In the U.S., 30%-40% of food produced is wasted, according to the EPA. Food waste can occur on farms, in the supply chain, at stores and in homes.

How much of that spoilage occurs in supply chains? A lot — about one-third, according to Shipwell. The carbon footprint of food waste in the U.S. is larger than that of the airline industry, Jason Traff, co-founder and president at Shipwell, told FreightWaves.

Unreliable predictions of demand, shipment delays, volatility in trucking markets, too much inventory and imprecise temperatures all contribute to food waste in supply chains.

Besides hindering efforts to feed the world’s growing population, food waste:

Costs retailers and supply chains lots of money.
Squanders the resources such as land, water and fertilizers used to produce food.
Can release methane, a super-potent greenhouse gas (GHG).
Wastes the costs and emissions of food-related labor and transportation.

Here’s where Shipwell’s technology comes in

Shipwell’s vertically integrated shipping technology is built on business analytics, and “anything that goes through the platform can later be measured and monitored,” Traff said. At just 5 years old, Shipwell has the youngest transportation management system (TMS) to make its way into the Gartner Magic Quadrant for TMS, Traff said.

This technology has built-in capabilities that can help prevent food spoilage in supply chains.

The TMS can alert companies about out-of-bounds temperatures or shipment delays in real time, according to their rule set. If there are any issues, the system can automatically flag a shipment, send an internal email to the appropriate worker, or even call the truck driver using natural language processing technology, according to Traff. He said this allows companies to proactively address problems instead of having to constantly respond after the majority of the damage is done. 

“Being proactive means less food wastage, more efficient routes for carriers and saving money, which companies tend to like,” Traff said.

Simultaneously saving food and money

Many of Shipwell’s customers are food and beverage companies, and Traff noted that they often operate on very slim margins. Because of this, wasted food can make a big impact on the bottom line. Traff said that many sustainability efforts also result in overall cost savings.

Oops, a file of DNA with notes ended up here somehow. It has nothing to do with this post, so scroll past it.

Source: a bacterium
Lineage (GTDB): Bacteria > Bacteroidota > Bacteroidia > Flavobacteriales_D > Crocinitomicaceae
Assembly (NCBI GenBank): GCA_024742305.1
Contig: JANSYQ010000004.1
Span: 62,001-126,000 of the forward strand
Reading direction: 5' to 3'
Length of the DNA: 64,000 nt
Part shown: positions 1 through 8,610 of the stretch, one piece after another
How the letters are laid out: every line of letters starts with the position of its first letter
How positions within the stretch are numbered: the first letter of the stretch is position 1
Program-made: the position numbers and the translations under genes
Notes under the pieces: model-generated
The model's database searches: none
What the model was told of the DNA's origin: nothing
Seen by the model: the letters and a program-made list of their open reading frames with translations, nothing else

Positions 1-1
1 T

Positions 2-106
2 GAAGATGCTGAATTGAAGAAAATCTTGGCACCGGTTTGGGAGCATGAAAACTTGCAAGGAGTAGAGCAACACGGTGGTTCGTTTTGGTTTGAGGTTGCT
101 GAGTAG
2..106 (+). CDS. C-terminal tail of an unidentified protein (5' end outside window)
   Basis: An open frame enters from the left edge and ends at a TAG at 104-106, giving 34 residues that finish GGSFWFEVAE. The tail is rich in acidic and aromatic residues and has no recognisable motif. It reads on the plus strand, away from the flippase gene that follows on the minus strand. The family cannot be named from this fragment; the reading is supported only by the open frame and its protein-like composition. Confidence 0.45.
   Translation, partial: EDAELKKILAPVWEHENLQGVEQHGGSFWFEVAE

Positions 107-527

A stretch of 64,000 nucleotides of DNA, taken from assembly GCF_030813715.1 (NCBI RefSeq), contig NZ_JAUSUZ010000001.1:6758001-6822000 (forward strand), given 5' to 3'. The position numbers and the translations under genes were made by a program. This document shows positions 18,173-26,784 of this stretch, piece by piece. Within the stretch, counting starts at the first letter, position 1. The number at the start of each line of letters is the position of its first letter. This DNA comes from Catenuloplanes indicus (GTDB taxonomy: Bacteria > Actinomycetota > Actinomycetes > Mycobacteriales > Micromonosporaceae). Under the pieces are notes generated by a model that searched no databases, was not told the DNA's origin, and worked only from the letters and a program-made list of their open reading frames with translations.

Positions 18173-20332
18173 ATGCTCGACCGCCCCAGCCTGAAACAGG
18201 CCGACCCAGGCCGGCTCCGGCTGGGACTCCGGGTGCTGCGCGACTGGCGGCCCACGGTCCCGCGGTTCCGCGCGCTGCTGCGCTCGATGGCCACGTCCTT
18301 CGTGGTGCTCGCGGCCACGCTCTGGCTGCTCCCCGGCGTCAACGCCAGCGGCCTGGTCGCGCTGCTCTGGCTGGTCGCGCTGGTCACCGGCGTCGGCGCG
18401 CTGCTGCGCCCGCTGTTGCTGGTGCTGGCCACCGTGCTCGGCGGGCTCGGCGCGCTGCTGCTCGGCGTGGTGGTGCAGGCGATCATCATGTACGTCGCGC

A large meal-kit company using Shipwell’s technology saw a 75% return on investment in the first year due to lower transportation rates and a decrease in spoilage and loss of goods sold. By optimizing routes and consolidating loads, the company also saved 1.7 million land miles of transportation, the equivalent of preventing 5.6 million pounds of CO2 emissions from entering the atmosphere.

Traff shared an example in which workers and multiple ingredients could be waiting in a warehouse for 40,000 pounds of lobster to show up to put meal kits together. But if the lobster doesn’t arrive on time and there’s no data showing where it is, the company might end up buying more lobster nearby to avoid wasting the rest of the resources. 

This would cost the company lots of money and could potentially waste the 40,000 pounds of lobster that is somewhere in transit. “Every trailer you can save full of lobsters is helpful,” Traff said.

Automation and analytics can be used to reduce food waste, improve the accuracy of estimated times of arrival, increase on-time shipment rates, consolidate loads, optimize routes and reduce inefficiencies in supply chains, according to Traff.

“Those are very practical ways that companies can not only provide a much better impact for the global climate and [be] a better global citizen, but to save a lot more money,” Traff said.

Impact of volatile reefer markets

Food and refrigerated products have not been immune to the uncertainty of available capacity in the trucking industry over the past year.

This FreightWaves SONAR chart shows the Reefer Outbound Tender Rejection rate (white) and the spot rates (green) for the past year. To learn more about FreightWaves SONAR, click here.

The white line in the SONAR chart above shows the national average reefer tender rejection rates. The green line shows the national average reefer spot rates. The chart shows that both metrics increased drastically from July 2020 to December 2020 and have remained relatively high.

Higher tender rejection rates means carriers are rejecting more refrigerated loads of goods, making it more difficult and costly for retailers to get their refrigerated foods to stores and in the hands of consumers. 

If shippers can’t get their goods moved, food products could sit in warehouses for longer periods before getting to their destinations. Messing with the supply chain timeline for time-sensitive items such as produce and other refrigerated or frozen foods could result in more food being wasted.

In an effort to be ethical global citizens with a positive impact on the climate, Traff said, “today’s consumer actually cares about the companies they support.” He said consumers are increasingly paying attention to various sustainability impacts of a business, such as food waste, GHG emissions and costs.

Advancements in technology and tracking have the potential to help shippers and carriers address those and other issues in the trucking industry, including on-time deliveries, tight margins and more.

Click here for more FreightWaves articles by Alyssa Sporrer.

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